My advice is don't bet against the future. That practice of saying, I know now better than the engine, better than the compiler, better than the computer, I know these things better than they do, is you betting against the future of all of those incredibly smart folks who are working on optimizing that stuff.

That's one of the reasons that I like JavaScript, is I like to be able to let it do what it's really good at. [LAUGH] They're really good at optimizing JavaScript, and I don't wanna fight against that and try to convince JavaScript that I know better. I certainly wouldn't wanna write a code, I would never endorse writing a piece of code that's gonna work great in V8 and suck in SpiderMonkey, for example.

And that happens all the time, because people actually feel almost an ego boost when they learn some internal detail and then they optimize their code for that. And then it turns out they didn't even care about testing it in some other JavaScript engine. So I would say that the real thing that we should be worried about is immature optimization.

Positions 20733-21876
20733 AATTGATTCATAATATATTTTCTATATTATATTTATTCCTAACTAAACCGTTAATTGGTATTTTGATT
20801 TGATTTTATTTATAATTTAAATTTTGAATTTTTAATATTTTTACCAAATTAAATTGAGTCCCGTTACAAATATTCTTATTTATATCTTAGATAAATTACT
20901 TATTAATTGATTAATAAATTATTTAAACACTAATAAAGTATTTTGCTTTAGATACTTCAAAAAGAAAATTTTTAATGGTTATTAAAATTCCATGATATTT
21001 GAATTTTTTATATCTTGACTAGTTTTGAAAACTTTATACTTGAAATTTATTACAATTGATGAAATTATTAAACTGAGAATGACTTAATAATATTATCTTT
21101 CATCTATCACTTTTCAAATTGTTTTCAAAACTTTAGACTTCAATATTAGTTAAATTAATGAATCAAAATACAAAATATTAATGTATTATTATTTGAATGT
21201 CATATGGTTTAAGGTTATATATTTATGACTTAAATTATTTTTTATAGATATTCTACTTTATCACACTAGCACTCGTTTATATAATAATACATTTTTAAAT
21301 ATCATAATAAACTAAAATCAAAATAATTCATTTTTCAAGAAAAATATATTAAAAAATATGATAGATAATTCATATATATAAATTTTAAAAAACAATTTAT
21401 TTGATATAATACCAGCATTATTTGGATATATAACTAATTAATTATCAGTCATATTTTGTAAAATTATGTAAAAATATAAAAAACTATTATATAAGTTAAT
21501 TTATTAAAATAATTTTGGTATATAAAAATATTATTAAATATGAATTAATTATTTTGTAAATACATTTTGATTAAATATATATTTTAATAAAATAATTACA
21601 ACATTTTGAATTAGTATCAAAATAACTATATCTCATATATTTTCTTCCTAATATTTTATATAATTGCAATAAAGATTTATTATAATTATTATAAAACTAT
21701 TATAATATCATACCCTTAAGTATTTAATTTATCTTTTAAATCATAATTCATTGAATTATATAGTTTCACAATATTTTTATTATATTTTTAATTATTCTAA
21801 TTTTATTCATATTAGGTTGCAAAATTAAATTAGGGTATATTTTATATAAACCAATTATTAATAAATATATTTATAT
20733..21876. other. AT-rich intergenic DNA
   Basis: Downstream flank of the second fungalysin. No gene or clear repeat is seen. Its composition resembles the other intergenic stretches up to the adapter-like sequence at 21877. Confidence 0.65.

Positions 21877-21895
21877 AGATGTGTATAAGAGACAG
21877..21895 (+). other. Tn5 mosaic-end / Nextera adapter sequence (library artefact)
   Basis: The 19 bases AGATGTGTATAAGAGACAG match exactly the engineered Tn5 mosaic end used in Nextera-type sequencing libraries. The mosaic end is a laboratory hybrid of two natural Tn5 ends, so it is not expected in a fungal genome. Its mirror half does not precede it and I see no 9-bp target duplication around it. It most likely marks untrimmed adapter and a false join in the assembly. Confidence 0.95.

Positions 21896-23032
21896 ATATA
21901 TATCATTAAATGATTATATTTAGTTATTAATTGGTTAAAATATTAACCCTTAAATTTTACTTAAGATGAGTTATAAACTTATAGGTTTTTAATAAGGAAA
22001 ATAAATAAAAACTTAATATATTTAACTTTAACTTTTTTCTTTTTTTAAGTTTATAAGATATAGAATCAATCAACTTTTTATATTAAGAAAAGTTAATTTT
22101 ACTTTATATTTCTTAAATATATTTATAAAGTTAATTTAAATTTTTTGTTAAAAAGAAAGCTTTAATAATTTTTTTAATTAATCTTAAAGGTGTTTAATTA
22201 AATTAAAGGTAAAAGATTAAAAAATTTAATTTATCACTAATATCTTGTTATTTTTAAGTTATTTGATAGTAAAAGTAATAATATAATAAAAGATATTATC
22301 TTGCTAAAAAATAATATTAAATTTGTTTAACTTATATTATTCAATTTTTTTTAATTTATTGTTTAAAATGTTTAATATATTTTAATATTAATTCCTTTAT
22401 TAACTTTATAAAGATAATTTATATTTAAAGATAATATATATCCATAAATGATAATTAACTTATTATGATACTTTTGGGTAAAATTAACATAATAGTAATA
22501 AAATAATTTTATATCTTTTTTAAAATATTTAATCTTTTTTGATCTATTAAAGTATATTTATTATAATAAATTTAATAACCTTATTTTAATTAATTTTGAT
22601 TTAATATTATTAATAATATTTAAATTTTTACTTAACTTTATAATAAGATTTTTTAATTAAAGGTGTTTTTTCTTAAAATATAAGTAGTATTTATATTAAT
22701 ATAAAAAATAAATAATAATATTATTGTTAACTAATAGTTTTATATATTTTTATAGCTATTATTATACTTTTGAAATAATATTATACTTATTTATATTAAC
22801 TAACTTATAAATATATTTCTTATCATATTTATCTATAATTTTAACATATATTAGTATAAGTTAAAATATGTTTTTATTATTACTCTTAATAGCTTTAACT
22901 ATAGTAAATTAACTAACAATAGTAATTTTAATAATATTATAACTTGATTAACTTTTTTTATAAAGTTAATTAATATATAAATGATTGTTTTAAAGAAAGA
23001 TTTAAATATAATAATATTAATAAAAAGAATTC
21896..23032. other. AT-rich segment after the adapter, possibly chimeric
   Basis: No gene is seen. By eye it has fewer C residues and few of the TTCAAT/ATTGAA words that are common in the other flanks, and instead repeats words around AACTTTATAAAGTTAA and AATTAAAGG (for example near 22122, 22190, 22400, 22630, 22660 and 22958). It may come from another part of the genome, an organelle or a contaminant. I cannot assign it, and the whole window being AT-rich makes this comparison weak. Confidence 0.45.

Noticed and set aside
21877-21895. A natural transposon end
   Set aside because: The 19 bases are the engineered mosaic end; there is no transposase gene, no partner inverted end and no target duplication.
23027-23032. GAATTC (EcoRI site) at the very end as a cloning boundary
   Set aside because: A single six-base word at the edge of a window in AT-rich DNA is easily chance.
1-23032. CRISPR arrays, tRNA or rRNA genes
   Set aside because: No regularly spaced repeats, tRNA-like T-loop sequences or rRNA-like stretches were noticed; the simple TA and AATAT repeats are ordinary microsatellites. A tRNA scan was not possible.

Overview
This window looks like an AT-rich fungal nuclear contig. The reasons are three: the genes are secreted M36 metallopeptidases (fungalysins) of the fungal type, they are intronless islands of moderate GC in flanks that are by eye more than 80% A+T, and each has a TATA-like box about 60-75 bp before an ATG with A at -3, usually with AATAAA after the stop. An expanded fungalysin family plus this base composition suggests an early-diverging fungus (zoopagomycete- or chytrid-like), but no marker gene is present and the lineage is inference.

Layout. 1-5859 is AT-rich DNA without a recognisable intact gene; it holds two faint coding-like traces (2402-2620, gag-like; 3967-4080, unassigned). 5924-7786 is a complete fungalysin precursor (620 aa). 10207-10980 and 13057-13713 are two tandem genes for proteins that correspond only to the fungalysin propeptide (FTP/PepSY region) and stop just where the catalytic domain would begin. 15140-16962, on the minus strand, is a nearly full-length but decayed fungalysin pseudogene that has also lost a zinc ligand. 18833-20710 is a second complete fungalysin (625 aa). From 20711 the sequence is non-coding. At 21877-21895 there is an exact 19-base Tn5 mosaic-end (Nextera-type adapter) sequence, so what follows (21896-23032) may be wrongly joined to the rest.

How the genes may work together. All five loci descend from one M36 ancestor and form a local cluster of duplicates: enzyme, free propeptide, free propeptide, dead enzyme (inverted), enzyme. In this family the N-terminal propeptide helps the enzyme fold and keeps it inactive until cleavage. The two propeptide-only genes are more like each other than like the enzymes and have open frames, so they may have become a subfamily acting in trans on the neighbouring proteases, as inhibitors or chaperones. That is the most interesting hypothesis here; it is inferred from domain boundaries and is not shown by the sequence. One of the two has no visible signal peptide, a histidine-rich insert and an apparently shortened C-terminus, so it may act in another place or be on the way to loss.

How do you get more mature at it? Practice, experience. But don't follow the bandwagon of, I'm not allowed to optimize now, or I'm only allowed to optimize in this specific way, because this guy, this person said this or whatever, don't follow that. Look at the problem, follow these steps, and that's the path, cyclically, experience over experience over experience, is the path to more mature optimization.

And optimization is good, it's useful. You need to understand actually the full context of Knuth's quote, which was not just that all premature optimization is bad, but what he was saying is that many times, people focus on the non-critical parts of their application and they optimize stuff that won't actually matter.

So that's really speaking to what I'm talking about about being more mature with it. If you can figure out what the critical path is, that's the $64 million question, what is the critical path? It turns out that's not a binary, it is or is not critical path. It's extremely context-dependent.

So we have to get more mature and we have to get better at asking questions about our systems, our requirements, our problems, the contexts that our code will run in before we can ever hope to figure out where's the 3% that my attention should go.